Downtown Nordic has members that cover the complete range of skiing ... from recreational skiers to grizzled veterans. Our first report comes from one recreational skier now making his first "stride" towards grizzled veteran. First year club member Jacek Siudowski shares his story from last week's Wednesday night race.
(As an aside, at Jacek's first club practice, Coach Tim was not aware that Jacek was Polish and there was a moment of quiet awkwardness in the group when Tim announced that for the next drill no "poles" were allowed.)
Now on to Jacek's story ...
Racing Experiences of an Inexperienced Skier
However much research you do, and however much you talk to experienced skiers prior to your first mass start skiing race (on a fast, icy course to boot), there are some things you are completely unprepared for. Well, at least I was. So, all of you skiers who are considering taking part in races, let me share with you some of my experiences from my last mass start race:
At the mass start, if you don’t want your eye poked out by a flying pole or your foot impaled by one, start either ten meters ahead of the pack or ten behind. Since the first option is out of the question: no self respecting pro skier will let you, a rookie, in front of him (there is a pecking order in skiing, you know), stay well behind of what will in a few seconds turn into a pack of mad hounds. That’s what I will do next time. Standing right in the middle of the, at first, chatty and encouraging bunch, I was blissfully unaware of the whooshing, darting pole tips that would in a few moments miss my head by barely inches. Then there were elbows in the ribcage, holes in the ski boots, and bruises on my calves. Although I dished out some (sorry about your foot, Neil), it wasn’t nearly as much as I got. That’s inexperience for you. Next time I will be better prepared or, more likely, will just stand well behind.
Most of you, fast skiers, have hardly any idea what goes on behind you. So let me enlighten you. During my first wipe-out, while gracelessly picking myself up, I was passed by a “midget” racer, probably the last one of the field. Despite, just like myself being close to a cardiac arrest, he still turned to me and asked me if I was all right. Now, that would never happen to you anywhere else in the world, I thought, this brotherly concern for a fellow competitor’s well being. I did not reply, because when my heart is racing like a Ferrari I can’t speak, and he just went by. Next time we “met”, this time he wiped out some distance down the track so I, thank god, caught up with him, there was significantly less friendly concern. I, still unable to speak, cardiac arrest ever closer, passed him by without a word and he didn't move to make it easy for me. Well, further still (yes, you guessed it) I was down this time and he (you probably guessed it too) caught me, again. This time forget the civility altogether. All that was left was the gritty resolve on both our faces to beat the other one. No concerned questions, no well-wishing, no stepping aside to let pass, just a dogged determination to get the better of the other one. As we stumbled along, the lead in this race within a race kept changing many times along the way. I am not going to tell you who won that duel, that’s not important, but I can tell you this, potential first time racers: when someone asks you during a race if you are all right, they are not being friendly, they are only trying to gauge how exhausted you are and how much of a threat you still pose. My advice: say nothing or “I’m wiped” to fool them. “Friendly Manitoba”, yeah right!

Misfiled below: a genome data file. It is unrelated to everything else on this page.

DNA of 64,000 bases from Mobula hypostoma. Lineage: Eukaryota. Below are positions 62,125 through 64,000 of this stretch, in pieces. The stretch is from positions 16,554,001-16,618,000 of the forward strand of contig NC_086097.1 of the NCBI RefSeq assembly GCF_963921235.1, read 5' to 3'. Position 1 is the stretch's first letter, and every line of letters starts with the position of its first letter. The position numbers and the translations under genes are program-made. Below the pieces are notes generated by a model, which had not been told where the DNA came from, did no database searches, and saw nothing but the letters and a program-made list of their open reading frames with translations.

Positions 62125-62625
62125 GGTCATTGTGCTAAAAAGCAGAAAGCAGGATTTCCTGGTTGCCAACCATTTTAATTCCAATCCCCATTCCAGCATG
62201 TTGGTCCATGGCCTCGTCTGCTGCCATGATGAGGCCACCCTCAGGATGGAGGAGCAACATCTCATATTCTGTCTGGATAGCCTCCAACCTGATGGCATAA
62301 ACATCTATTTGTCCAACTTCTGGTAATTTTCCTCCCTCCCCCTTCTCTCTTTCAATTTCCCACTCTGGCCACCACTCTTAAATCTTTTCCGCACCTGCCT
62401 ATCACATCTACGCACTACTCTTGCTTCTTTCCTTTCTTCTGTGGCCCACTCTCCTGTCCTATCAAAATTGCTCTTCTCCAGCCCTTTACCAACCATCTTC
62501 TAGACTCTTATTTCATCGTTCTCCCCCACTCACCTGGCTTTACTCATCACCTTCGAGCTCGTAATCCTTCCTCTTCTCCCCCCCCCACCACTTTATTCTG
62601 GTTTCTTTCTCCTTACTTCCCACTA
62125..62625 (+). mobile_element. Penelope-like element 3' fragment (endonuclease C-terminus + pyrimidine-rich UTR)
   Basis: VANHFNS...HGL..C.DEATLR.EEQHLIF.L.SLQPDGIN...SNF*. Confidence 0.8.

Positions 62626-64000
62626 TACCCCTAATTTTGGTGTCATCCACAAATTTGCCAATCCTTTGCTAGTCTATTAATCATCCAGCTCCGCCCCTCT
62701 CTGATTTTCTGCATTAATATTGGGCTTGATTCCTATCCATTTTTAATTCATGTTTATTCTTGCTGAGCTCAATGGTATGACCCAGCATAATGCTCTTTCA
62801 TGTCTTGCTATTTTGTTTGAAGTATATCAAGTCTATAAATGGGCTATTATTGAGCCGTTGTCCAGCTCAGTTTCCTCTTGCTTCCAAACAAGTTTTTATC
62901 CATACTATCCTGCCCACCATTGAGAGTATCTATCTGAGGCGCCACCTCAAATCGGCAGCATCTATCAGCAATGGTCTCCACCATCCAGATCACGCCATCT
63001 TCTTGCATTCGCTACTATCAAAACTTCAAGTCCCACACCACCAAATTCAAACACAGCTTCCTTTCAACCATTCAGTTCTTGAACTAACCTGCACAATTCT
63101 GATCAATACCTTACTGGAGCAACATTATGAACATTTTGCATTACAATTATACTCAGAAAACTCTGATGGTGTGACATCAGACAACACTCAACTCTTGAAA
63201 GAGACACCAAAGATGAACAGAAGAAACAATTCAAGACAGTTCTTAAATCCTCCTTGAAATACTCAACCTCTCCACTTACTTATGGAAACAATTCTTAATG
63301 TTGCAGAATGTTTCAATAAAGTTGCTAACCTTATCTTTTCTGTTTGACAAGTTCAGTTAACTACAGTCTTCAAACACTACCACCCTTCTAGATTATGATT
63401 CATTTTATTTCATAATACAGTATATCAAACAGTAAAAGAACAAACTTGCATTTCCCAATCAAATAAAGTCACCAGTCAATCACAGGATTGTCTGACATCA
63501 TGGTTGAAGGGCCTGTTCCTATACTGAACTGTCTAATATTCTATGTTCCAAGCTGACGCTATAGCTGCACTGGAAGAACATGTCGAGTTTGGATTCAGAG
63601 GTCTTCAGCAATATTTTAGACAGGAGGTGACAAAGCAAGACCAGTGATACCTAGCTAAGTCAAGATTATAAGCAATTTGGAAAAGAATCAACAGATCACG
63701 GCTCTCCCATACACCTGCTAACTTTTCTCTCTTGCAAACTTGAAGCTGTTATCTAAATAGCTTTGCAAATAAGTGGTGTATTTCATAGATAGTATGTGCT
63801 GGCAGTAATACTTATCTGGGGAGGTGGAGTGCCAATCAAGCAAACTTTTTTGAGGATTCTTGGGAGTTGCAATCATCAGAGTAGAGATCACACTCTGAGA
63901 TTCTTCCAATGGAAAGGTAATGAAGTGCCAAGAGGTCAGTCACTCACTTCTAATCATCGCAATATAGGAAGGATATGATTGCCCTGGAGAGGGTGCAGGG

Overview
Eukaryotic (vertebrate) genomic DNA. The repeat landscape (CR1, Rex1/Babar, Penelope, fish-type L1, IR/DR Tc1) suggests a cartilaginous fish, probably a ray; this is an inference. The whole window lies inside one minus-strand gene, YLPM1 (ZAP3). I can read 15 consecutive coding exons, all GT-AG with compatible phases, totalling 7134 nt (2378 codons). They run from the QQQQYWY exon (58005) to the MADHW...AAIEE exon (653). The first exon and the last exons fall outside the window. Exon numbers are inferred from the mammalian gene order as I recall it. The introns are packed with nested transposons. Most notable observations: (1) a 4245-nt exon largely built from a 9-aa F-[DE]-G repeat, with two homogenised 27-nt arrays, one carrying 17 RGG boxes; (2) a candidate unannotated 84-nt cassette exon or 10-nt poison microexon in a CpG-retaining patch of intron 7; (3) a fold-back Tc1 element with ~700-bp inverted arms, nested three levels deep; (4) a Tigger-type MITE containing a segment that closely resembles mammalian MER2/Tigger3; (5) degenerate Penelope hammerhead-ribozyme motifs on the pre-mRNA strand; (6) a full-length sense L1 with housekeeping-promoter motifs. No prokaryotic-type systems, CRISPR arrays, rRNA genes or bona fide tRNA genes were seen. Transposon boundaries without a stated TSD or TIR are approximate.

Post race talk
When after the race someone says to you “You really looked good at the last stretch” don’t get fooled by that either. That basically means you looked less than good during the rest of it.
Well, If some of you got the impression I’m prone to exaggeration perhaps you are not far the truth. So, without exaggeration I can say this: despite all that happened, or more because of it, I loved every minute of it: the competition, the spirit of camaraderie and the true, drop of a hat willingness of my more experienced fellow-DN-skiers to help me with my technique and racing and share their knowledge. Even the fact that after I crossed the finish line I felt like I had left my lungs in the snow behind me, won’t discourage me from skiing and racing again. So get ready, you’ll be seeing me in many more races to come and the gloves, sorry the poles, will be off.